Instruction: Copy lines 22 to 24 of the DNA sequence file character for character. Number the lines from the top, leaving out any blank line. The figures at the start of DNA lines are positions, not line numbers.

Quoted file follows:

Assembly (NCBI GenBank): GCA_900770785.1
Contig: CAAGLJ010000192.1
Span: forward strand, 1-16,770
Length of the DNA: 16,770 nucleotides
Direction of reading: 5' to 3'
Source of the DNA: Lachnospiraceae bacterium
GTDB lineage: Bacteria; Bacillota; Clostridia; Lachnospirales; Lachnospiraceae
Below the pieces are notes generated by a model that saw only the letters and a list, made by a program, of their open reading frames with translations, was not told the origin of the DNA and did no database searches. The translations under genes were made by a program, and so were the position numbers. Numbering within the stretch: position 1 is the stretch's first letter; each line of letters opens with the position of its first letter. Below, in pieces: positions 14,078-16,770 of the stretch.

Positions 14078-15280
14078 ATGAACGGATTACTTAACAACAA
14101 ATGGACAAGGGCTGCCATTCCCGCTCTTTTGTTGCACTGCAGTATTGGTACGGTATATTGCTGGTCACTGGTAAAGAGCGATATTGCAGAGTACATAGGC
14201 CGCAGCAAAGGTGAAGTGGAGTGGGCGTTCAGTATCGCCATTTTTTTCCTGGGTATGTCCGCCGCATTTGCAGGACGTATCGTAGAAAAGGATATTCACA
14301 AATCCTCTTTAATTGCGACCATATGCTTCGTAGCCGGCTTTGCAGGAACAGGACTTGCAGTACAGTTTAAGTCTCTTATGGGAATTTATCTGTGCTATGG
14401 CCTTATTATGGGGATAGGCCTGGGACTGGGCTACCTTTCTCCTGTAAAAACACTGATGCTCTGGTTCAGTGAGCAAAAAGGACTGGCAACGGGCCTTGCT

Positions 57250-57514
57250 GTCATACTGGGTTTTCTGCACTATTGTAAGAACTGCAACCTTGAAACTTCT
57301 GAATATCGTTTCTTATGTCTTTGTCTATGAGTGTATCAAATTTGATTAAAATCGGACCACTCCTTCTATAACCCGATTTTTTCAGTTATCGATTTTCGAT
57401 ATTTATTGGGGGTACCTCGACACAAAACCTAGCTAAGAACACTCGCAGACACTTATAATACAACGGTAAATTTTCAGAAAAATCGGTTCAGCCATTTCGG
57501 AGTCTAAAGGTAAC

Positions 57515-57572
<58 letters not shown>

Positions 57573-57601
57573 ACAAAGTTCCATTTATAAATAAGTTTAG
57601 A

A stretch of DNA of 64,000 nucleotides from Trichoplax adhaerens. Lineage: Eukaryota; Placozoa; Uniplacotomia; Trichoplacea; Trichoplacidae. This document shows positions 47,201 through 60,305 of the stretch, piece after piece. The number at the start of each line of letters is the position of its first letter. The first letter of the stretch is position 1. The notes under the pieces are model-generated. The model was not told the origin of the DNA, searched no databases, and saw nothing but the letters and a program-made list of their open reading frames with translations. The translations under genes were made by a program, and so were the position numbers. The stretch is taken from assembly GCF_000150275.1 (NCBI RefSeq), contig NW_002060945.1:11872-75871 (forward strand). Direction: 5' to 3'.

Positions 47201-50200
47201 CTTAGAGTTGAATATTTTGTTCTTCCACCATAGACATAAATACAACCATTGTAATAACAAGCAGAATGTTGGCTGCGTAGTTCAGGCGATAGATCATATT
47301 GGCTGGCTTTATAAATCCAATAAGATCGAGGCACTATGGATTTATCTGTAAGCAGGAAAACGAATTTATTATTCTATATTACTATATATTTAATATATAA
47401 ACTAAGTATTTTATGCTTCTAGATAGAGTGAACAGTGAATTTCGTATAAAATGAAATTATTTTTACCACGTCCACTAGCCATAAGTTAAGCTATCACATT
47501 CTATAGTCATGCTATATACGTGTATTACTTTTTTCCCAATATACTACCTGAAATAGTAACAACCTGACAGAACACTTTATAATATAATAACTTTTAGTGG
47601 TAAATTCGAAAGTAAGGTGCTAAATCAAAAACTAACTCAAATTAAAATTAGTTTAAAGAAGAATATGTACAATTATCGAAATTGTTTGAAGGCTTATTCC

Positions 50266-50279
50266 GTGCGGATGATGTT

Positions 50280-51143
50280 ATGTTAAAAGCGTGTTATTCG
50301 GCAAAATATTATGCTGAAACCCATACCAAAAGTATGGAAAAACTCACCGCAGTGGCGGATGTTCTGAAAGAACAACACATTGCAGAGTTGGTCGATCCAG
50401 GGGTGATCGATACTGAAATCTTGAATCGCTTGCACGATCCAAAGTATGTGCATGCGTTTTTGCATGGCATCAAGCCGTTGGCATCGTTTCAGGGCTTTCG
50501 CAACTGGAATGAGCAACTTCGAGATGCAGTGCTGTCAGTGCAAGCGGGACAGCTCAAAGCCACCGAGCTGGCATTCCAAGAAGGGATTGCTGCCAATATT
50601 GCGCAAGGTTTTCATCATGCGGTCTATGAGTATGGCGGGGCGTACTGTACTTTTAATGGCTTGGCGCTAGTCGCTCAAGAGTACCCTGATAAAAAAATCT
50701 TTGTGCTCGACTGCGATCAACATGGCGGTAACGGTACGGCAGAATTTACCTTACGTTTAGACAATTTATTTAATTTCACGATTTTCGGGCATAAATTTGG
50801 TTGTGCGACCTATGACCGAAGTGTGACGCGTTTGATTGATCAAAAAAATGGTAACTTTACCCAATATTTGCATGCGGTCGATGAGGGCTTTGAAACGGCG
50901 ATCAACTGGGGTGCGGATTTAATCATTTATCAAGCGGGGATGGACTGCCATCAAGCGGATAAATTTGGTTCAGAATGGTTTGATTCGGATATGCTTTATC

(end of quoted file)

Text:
Positions 57573-57601
57573 ACAAAGTTCCATTTATAAATAAGTTTAG
57601 A